Sunday Sermon

Real Feelings

So we went to the Samhain ritual. It was surprisingly good. The celebrants were serious about it, and the feeling in the room was definitely as "spiritual" as any church service I've ever been to. I think they could definitely add to the visual impact of their rites by spending some money on better vestments, but that may just be the costuming/theatre wonk in me talking.



At the point in the ceremony where they asked the spirits of everyone's departed loved ones to enter and be with them, several of the participants became very emotional. After the ritual, I heard several say that their loved ones (including departed pets) came and joined them in the circle. It was very moving for several of them, and everyone seemed to be enjoying a bit of a post-ritual high. The socilaizing afterward reminded me of the post-service coffee hour at a presbyterian church, but there was an excitement that was tangible in the participants.

My point in telling you all this is to address an attitude that I have encountered (and been guilty of) whenever Paganism or any 'new' religious tradition is discussed. It is common for both academics and ordinary people to dismiss the spiritual experiences of adherents of new religious movements. Often, the greater the visible emotional content of a spiritual experience, the more that experience is discounted or used as proof of the "insanity" of the participants. While this same attitude might be found in a discussion of the spiritual experiences of adherents to the Abrahamic Faiths, it's rare that anyone will suggest that their experiences aren't real to them, or that they are based in a form of mental weakness or insanity.

Believe me, I understand the impulse to be dismissive. When the pagans I know start talking about how trees healed them or how their dead cat visited them last night, I have to force myself to not roll my eyes and say, "Really? Cool... those must have been some awesome mushrooms."

But I don't do that (anymore). I listen to them, and I take it at face value. If they believe that their dead cat came to see them last night, I see no reason to argue with them about it. Unlike so many other religious traditions, they aren't telling me that I'm an evil sinner because I don't share in their beliefs. They aren't raising their children to belive that sex is a sinful act, suitable only for procreation. They aren't teaching their children that all gays and lesbians are bound for hell. They don't see themselves as masters of the planet and all life forms on it. So I can let their beliefs, some of which may seem patently silly, go by without feeling the need to argue with them.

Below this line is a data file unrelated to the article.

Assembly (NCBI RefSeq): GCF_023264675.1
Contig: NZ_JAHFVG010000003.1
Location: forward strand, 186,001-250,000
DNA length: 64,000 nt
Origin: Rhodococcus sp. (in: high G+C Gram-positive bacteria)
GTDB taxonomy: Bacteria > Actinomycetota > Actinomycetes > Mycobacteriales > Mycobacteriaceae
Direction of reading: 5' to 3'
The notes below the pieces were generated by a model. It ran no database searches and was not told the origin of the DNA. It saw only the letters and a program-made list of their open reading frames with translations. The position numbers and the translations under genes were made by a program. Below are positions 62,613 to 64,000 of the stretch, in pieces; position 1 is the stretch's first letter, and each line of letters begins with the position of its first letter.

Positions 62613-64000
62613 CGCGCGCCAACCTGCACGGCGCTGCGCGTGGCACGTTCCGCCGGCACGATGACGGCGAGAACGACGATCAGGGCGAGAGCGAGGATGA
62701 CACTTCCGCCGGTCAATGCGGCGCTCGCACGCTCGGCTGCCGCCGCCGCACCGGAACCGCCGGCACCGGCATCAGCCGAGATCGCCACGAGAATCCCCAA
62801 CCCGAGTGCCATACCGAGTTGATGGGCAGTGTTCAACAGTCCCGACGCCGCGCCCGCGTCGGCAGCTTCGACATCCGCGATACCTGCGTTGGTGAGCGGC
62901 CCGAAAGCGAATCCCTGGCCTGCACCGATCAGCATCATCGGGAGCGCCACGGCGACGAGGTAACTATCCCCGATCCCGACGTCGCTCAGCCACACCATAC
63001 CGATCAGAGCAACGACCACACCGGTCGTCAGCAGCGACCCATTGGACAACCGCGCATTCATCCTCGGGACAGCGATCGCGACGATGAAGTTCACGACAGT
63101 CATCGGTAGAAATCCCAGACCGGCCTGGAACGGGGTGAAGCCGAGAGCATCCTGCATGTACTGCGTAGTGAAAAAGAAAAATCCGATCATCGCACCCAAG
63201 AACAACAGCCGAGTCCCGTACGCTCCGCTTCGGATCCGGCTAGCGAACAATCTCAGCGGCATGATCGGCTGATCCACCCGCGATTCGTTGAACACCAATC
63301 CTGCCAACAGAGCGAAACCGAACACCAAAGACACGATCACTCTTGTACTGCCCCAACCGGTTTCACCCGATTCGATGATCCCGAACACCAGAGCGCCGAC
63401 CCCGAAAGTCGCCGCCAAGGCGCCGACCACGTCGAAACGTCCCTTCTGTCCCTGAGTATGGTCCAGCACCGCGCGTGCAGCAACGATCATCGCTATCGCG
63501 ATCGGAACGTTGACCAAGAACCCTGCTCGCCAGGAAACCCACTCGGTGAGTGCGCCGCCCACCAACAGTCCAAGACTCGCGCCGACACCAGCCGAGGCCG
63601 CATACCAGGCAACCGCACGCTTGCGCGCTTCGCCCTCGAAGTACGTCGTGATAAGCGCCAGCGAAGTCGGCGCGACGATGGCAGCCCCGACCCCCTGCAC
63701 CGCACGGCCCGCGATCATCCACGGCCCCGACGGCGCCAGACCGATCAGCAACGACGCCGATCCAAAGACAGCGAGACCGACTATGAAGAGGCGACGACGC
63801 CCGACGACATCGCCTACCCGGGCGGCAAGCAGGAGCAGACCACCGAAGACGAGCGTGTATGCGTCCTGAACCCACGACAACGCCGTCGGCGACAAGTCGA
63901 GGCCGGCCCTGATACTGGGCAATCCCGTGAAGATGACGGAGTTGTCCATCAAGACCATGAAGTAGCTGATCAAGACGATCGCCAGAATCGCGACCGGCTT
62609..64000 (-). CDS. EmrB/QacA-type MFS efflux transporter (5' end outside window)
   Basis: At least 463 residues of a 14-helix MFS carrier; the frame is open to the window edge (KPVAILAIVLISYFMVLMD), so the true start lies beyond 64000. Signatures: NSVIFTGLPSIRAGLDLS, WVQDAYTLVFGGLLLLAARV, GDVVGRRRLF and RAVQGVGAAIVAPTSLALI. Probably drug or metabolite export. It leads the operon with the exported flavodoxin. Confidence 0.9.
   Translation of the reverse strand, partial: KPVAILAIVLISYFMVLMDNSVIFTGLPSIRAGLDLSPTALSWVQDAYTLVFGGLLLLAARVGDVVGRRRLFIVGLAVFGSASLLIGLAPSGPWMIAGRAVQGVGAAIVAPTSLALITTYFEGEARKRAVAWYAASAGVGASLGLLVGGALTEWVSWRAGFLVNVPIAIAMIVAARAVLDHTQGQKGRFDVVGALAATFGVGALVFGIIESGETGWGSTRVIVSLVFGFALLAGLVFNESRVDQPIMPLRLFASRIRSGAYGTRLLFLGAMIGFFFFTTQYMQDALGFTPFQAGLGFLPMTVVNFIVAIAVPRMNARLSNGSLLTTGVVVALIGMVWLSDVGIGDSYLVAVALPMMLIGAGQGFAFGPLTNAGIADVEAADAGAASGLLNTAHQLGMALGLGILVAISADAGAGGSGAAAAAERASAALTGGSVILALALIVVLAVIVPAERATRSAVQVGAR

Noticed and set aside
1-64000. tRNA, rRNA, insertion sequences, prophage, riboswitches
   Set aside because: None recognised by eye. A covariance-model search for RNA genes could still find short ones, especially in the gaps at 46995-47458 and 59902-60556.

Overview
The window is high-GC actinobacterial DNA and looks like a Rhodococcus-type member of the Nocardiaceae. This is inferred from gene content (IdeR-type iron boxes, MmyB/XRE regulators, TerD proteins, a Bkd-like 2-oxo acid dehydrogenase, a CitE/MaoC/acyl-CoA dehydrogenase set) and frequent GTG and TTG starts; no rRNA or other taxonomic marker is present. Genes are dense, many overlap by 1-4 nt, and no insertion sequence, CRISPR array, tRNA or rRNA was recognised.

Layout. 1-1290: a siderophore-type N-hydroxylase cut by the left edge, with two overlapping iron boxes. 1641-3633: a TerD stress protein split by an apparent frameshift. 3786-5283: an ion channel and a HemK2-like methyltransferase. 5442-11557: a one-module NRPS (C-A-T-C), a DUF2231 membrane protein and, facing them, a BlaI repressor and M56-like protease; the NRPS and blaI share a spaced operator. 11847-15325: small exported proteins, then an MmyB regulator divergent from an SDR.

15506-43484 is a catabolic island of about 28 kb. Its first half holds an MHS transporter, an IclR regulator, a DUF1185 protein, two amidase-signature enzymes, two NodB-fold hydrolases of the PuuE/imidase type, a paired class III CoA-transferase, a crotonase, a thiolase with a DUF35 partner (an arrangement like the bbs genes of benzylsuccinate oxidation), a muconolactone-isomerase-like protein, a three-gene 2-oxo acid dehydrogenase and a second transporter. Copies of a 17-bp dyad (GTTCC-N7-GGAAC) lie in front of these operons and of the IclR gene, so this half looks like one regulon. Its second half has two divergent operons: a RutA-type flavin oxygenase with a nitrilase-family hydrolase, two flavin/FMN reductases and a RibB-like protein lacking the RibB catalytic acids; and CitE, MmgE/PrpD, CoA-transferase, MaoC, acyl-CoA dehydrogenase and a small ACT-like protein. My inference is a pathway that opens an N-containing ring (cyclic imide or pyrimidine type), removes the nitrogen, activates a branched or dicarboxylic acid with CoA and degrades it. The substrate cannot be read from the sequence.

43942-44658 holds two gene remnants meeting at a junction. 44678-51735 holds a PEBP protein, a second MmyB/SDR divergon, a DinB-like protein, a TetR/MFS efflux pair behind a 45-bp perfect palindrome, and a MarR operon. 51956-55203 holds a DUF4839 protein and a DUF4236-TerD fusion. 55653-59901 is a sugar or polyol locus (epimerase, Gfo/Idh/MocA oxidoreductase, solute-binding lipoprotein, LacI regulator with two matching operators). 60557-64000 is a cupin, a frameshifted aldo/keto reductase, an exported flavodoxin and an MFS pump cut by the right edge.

Of course, if they were trying to legislate how I live, or telling me that they alone were right, I'd go off on them just like I go off on fundies. I guess the message of this sermon is that personal spiritual experiences should be just that - personal. Believe whatever you like, practice however you wish... right up to the point that it starts to fuck with someone else.

Go in Peace.

14 comments:

CawfeeGuy said...

great blog

Mandy said...

Thank you, Rev.

Blessed Be.

Sirus Kane said...

The ceremony was quite interesting. If I would have thought ahead I would have brought a pad and paper to write down a few things that took place, very interesting and moving for those that participated, and they seem to be better for it...

aside from the fact that they are going to burn in an eternal firey, firey hell for their abominations against Allah, Who is Good and Merciful.

His Sinfulness said...

Ben is SUCH a Muslim...

Nerdygirl said...

Meh, Ben's just in it for the virgins at the end.

Sirus Kane said...

That's IT! A Jihad be upon you and upon your ill-fated offspring. Jihad on HSBP, Jihad on Nerdy Girl, Jihad on Mandy and her infernal pink-ness, Jihad against little Christian babies that cry aloud with the wails of the innocents, Jihad against the infidels that change lanes in the middle of intersections, Jihad against the evil ones that talk in the theater... Jihad I say!

Modig_Bjorn said...

"...personal spiritual experiences should be just that - personal. Believe whatever you like, practice however you wish... right up to the point that it starts to fuck with someone else."

Too bad that is too long for a a bumper sticker!

Amen Rev.! Amen!

Raksha said...

What about me, Ben? Where's my jihad? I'm a total Heathen! Literally!

Mandy said...

I find it funny that I earned a jihad for being pink...as opposed for being Wiccan. *grin*

Mackenzie said...

There are some, though, who do criticize the Abrahamic Faiths (or any faith) just as much as the new ones: http://www.wired.com/news/wiredmag/1,71985-0.html.

This doesn't seem the way to make friends. But I don't think that's where they're going, anyway.

His Sinfulness said...

Unfortunately, your link is broken Mackenzie...

La Petite Fleur (AKA Tessa) said...

i'm with raksha... where is my jihad?

seriously... great points, linus... i really liked this blog...

Mackenzie said...

Ah, it's just not clickable. this should do it.

Emily said...

did you hear about that movie jesus camp that came out a while back? go to youtube or google it for the trailer if you haven't.

one of the biggest differences between laramie and iowa are the religion politics...it's been a bit of an adjustment.

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